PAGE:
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Discussion in 'DVD' started by Jeff Newcomb, Aug 14, 2006.
The Fallen Idol
The Double Life of Veronique
Man, I'm always struck by Criterion's artwork.
I'm most interested in PANDORA'S BOX, but I must find out more about THE FALLEN IDOL.
Finally The Double Life of Veronique gets an R1 release... and a Criterion to boot.
I've stopped purchasing DVDs (in anticipation of jumping on the HD bandwagon) but I will make an exception for this.
I'll just add The Fallen Idol to my collection... not that I've ever actually seen it, but it's from the same director who did The Third Man, so it can't be all that bad!
"Veronique" and "Pandora's Box" from Criterion? YES!!!!!!!!!!!!!!
I highly recommend it as a blind buy. The Third Man is a masterpiece, but The Fallen Idol is a brilliant piece of filmmaking in its own right. I think that I can safely say that if you like one, you'll like the other. Not only do the films share Reed's directorship, they are both written by Graham Greene. Greene said that The Fallen Idol was his favorite adaptation of his work.
The Double Life of Veronique! Holy shit!
Wow, that's quite a slate! I'm definitely excited to see Veronique and Pandora's Box, neither of which I've ever seen. Though having FOUR different scores for Pandora's Box does seem a little much...
The Fallen Idol is an outstanding achievement of point-of-view filmmaking, most of it from the perspective of a young boy, and with brilliantly layered scenes all throughout that simultaneously show the "adult" POV as well. The cast features great performances by Ralph Richardson, Michele Morgan, and Denis O'Dea as an irrepressibly British police inspector, plus an excellent child performance and a lot of great character touches.
Finally! Pandora's Box!!
Now they're talking........
After a (mostly) shitty slate for October - excepting Francesco Rosi's HANDS OVER THE CITY (1963), of course - Criterion are back on track with a killer schedule for November. Definitely 3 must-haves for any self-respecting film fan.
I've watched all 3 films but only THE FALLEN IDOL (1948) has gotten more than one viewing from me over the years. There's no need to worry that it's going to be inferior to THE THIRD MAN (1949) - which film isn't? - but it can certainly stand on its own by way of two exceptional central performances (from Ralph Richardson and Bobby Henrey), a splendid cast (Michele Morgan, Jack Hawkins, Karel Stepanek, Geoffrey Keen, Bernard Lee, Dandy Nichols, Torin Thatcher, Hay Petrie) and a great ironic story. By the way, a Special Edition DVD of Carol Reed's third great film of the 1940s - ODD MAN OUT (1946) - is coming out on R2 in two weeks' time via a promising label, Network!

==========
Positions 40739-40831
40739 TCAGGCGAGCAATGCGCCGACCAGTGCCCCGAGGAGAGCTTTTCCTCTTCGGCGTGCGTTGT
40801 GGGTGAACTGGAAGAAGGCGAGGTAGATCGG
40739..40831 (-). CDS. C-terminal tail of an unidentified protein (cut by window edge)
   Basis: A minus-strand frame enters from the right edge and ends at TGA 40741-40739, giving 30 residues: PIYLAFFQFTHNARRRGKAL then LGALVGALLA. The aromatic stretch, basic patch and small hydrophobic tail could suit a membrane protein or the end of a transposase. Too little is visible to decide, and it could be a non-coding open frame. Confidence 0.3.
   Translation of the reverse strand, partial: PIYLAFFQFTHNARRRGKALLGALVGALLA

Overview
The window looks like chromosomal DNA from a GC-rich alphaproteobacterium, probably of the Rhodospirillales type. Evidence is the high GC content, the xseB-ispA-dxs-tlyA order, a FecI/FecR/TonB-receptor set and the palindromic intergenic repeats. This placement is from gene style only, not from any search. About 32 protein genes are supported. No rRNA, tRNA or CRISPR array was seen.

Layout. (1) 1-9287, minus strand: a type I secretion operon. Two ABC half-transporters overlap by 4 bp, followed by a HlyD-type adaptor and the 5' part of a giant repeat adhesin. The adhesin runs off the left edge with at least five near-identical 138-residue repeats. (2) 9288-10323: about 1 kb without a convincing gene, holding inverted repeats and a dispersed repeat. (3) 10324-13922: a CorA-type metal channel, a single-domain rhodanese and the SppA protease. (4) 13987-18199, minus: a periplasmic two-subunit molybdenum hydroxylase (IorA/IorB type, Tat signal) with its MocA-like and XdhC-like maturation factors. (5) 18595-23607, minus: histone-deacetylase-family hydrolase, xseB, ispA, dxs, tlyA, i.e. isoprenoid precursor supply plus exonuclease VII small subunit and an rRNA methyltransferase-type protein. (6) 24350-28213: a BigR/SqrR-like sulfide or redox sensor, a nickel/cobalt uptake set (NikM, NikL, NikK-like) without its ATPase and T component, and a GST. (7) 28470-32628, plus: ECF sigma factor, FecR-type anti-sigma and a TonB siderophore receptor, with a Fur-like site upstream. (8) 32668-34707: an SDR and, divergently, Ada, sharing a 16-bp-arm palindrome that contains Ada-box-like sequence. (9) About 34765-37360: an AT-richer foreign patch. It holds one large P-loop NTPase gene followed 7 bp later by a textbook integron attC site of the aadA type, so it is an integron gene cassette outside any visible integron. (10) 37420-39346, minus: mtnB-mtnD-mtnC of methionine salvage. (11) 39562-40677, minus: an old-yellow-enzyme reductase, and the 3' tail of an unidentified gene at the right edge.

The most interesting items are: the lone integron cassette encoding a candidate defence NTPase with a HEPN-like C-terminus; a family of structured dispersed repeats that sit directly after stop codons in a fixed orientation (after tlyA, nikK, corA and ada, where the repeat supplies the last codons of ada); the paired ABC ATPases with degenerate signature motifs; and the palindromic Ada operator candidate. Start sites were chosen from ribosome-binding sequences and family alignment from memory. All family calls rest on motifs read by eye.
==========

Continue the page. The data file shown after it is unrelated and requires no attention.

I've had the complete version of PANDORA'S BOX (1929) on PAL VHS for several years and even though it exceeded my high expectations - I found it to be a masterpiece and one of the greatest of Silent films - I couldn't bring myself to watch it again because its companion film, DIARY OF A LOST GIRL (1929) - which I also own on PAL VHS - was an inferior presentation: projected at the wrong speed (running for merely 74 minutes rather than the 116 minutes of the Kino DVD edition) and having no soundtrack whatsoever! Fortunately, a definitive version of this one is coming soon on R2 DVD by way of the UK's Criterion-in-all-but-name Eureka's "Masters Of Cinema" label! By the way, I did get to watch Walerian Borowczyk's French-language version of PANDORA'S BOX (albeit without the aid of English subtitles!) - entitled LULU (1980) - and, although it nowhere approaches Pabst's sublime original or even Borowczyk's best work, as with every Borowczyk film I've watched so far, it's full of visually interesting ideas.
I consider Krzysztof Kieslowski to be the last international film-making genius we've had and THE DOUBLE LIFE OF VERONIQUE (1991) is his most alluring and enigmatic film. Actually, it was through this film - when the beautiful Irene Jacob (mesmerizing in a dual role) won the Best Actress award at the Cannes Film Festival - that I first became aware of the great Polish film-maker. I still haven't picked up Miramax's 3-Disc SEs of Kieslowski's THREE COLORS trilogy but I'll certainly do so when I eventually acquire VERONIQUE.
I am intrigues by Pandora's Box!
The Fallen Idol at last!
Now that's what I've been waiting for in R1--Odd Man Out really needs a re-release over here! (And a Criterion release wouldn't hurt!!)